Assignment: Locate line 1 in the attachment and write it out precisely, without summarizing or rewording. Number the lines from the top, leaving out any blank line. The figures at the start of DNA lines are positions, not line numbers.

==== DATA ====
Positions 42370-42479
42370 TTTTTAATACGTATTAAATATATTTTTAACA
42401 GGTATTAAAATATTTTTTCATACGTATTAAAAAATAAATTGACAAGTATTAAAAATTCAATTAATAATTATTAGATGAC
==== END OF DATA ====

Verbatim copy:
Positions 42370-42479